Cricket World Cup 2015 (2)

On the eve of the start of the Cricket World Cup still taking place in Australia and New Zealand, I looked ahead at the tournament that was before us. If readers had detected my tone was less than enthusiastic they will have been correct. I remain an enthusiast of Test match cricket rather than its limited over’s counterpart … but I have been partly won over having witnessed at a distance the goings on, and now look forward to Sunday’s final between the two hosts as I predicted at the beginning (smug – aren’t I). Other than the unexpected and ignominious exit of England, progression in the tournament has gone to form, both on paper and in reality. Except for Bangladesh, who surprisingly overcame England, the eight quarter finalists (Australia, New Zealand, India, South Africa, Pakistan, Sri Lanka, West Indies and Bangladesh) were as many predicted, with the best two sides going through to the final.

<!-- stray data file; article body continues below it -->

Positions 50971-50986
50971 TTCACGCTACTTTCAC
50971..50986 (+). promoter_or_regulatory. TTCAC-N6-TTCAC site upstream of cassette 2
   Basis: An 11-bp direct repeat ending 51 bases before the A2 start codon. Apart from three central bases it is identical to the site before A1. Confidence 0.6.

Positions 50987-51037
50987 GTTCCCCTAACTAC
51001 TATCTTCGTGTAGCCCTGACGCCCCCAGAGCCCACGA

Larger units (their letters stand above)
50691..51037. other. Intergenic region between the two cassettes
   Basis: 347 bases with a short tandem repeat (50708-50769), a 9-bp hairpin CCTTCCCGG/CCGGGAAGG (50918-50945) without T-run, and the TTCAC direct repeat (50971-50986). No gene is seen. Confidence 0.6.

Other than the two semi-finals, I have not followed the games live and only did so regarding the semis because I was unwell and suffering insomnia (helpful given the time differences). But then it was by virtue of BBC radio. While there were some outstanding performances and exciting close run games in the group stages, the quarter finals were lack lustre one side affairs, but things came to life in the semis. Much of what I picked up was through checking out media reporting, especially Test Match Special (TMS) podcasts, of which I have been a long time fan. I did catch some television highlights but not much. The New Zealand versus South Africa game was particularly enthralling and probably the game of the tournament. Regarding the Australia versus India game, while it had its moments Australia were worthy and comfortable winners, despite my support for India, who had been outstanding in the tournament, as had South Africa with their exciting brand of cricket.